Nieman Foundation at Harvard
HOME
          
LATEST STORY
Spanish-language misinformation is flourishing — and often hidden. Is help on the way?
ABOUT                    SUBSCRIBE
June 4, 2014, 10:58 a.m.
Reporting & Production
LINK: www.capitalnewyork.com  ➚   |   Posted by: Joseph Lichterman   |   June 4, 2014

The New York Times has about 1,700 prewritten obituaries for when notable figures will die, according to a piece today in Capital New York. Using the lens of Maya Angelou’s death last week, Capital’s Johana Bhuiyan looks at how the Times readies its obituaries in the digital age.

Though it was updated after her death, Angelou’s obituary was initially written in 2011. Within minutes of her death, the obituary was posted online, along with a slideshow and a video. Times obituary editor William McDonald explained how the Times now approaches obits:

Editorially, the demands of the website and its readers — wanting the complete obit ASAP — have made it even more essential that we do as many as we can in advance, so they’re fairly ready to go when the death occurs. That includes not just the text but photos, slide shows, video features and whatever other digital bells and whistles we may want to add. All of which places some additional strains on our relatively small obituary department, but we’ve done well in meeting the challenge, I think.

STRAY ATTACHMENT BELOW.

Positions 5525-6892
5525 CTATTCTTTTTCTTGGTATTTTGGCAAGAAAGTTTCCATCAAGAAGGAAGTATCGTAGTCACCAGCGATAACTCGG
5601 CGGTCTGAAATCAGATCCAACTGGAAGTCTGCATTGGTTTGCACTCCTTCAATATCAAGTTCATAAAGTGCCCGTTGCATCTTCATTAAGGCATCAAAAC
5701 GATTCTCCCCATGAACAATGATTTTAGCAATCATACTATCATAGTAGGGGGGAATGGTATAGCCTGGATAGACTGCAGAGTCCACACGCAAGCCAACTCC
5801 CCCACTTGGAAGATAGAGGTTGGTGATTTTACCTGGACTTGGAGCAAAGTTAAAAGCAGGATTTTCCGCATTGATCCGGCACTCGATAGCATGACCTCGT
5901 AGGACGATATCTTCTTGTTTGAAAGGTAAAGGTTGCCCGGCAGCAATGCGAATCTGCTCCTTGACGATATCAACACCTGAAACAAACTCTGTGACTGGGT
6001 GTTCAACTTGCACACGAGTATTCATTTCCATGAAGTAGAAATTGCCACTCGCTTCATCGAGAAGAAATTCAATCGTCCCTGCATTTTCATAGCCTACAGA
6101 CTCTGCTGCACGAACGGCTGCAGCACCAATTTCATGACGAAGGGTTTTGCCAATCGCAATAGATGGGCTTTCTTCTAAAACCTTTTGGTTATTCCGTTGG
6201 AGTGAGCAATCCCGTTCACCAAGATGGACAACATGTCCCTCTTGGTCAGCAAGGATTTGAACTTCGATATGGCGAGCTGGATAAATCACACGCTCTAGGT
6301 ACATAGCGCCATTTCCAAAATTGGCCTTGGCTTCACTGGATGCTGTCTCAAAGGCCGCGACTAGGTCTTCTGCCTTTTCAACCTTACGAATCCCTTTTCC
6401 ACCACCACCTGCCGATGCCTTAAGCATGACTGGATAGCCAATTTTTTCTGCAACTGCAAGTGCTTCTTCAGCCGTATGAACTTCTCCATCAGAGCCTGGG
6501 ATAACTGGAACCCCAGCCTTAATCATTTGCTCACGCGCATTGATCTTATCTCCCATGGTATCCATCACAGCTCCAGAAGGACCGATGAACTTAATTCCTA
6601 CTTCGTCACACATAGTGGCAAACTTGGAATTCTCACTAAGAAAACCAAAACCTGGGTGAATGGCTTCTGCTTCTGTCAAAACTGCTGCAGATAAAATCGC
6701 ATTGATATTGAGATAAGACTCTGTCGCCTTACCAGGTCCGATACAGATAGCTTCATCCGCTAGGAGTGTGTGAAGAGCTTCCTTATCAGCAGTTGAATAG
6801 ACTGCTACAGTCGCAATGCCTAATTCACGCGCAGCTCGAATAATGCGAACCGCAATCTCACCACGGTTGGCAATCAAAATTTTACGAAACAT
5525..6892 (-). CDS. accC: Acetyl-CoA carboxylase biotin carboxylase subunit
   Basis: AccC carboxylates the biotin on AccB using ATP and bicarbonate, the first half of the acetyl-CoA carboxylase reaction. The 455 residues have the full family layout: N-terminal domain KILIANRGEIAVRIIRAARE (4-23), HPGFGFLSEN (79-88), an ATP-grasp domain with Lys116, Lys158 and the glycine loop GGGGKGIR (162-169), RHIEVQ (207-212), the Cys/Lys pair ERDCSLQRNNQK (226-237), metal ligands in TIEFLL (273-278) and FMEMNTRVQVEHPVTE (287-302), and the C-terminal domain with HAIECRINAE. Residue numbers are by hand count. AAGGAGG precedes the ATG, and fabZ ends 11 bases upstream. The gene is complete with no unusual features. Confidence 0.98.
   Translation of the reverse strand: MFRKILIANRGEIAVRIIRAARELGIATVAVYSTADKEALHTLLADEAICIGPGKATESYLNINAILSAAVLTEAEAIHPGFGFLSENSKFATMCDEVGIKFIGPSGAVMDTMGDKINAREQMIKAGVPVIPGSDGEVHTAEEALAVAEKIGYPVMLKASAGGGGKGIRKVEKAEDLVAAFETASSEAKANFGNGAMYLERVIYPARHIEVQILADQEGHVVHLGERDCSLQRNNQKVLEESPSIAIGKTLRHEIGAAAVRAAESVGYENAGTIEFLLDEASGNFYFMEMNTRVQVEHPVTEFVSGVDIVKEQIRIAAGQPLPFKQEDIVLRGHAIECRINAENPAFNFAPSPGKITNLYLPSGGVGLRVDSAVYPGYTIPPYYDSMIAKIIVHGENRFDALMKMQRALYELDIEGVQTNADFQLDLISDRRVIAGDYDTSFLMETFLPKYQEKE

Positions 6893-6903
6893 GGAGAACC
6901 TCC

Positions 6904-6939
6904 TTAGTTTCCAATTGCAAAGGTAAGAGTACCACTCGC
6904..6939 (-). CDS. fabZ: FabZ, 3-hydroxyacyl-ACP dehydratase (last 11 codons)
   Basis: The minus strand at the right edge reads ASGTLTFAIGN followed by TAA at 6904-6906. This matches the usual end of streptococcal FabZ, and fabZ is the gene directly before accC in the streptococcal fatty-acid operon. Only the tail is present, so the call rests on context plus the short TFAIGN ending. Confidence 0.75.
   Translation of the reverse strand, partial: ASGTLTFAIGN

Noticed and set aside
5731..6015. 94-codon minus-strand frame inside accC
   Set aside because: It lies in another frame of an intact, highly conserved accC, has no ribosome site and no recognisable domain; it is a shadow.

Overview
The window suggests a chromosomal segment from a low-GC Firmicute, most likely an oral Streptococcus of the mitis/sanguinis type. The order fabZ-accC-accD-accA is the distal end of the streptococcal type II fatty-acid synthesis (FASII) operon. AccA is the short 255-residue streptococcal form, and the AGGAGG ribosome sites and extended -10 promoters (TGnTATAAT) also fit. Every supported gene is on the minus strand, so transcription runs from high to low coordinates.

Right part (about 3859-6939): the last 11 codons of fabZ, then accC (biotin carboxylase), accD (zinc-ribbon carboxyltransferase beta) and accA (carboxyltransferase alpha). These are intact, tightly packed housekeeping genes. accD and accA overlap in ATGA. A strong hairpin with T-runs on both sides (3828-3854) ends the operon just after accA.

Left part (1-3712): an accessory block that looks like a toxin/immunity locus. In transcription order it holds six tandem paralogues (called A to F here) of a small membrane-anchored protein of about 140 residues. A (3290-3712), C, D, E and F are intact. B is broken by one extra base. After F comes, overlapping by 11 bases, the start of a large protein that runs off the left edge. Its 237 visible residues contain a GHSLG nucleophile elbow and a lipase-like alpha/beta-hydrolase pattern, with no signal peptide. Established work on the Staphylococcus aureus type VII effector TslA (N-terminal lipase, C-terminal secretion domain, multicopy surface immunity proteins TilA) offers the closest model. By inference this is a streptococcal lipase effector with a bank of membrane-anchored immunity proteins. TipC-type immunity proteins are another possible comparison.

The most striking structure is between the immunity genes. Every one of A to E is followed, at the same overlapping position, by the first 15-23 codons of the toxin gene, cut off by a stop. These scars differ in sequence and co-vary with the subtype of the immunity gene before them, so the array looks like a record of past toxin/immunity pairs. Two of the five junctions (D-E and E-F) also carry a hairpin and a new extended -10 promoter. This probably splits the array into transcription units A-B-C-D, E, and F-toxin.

Show tags Show comments / Leave a comment
 
Join the 50,000 who get the freshest future-of-journalism news in our daily email.
Spanish-language misinformation is flourishing — and often hidden. Is help on the way?
“Conspiracies are flourishing with virtually no response from credible Spanish-language media outlets.”
For COVID-19, as with everything else, Americans on the right and left live in different universes when it comes to trusting the media
A new study looks at how people in seven countries view the motives of the news media in covering the pandemic. Only in the United States is that a profoundly partisan question.
A new nonprofit newsroom, Mountain State Spotlight, wants to be the watchdog for West Virginia
“In my experience in legacy media, the answer was to throw your hands in the air and say, ‘There’s not much we can do.’ Well, I don’t find that acceptable. We have to find ways to reach those audiences.”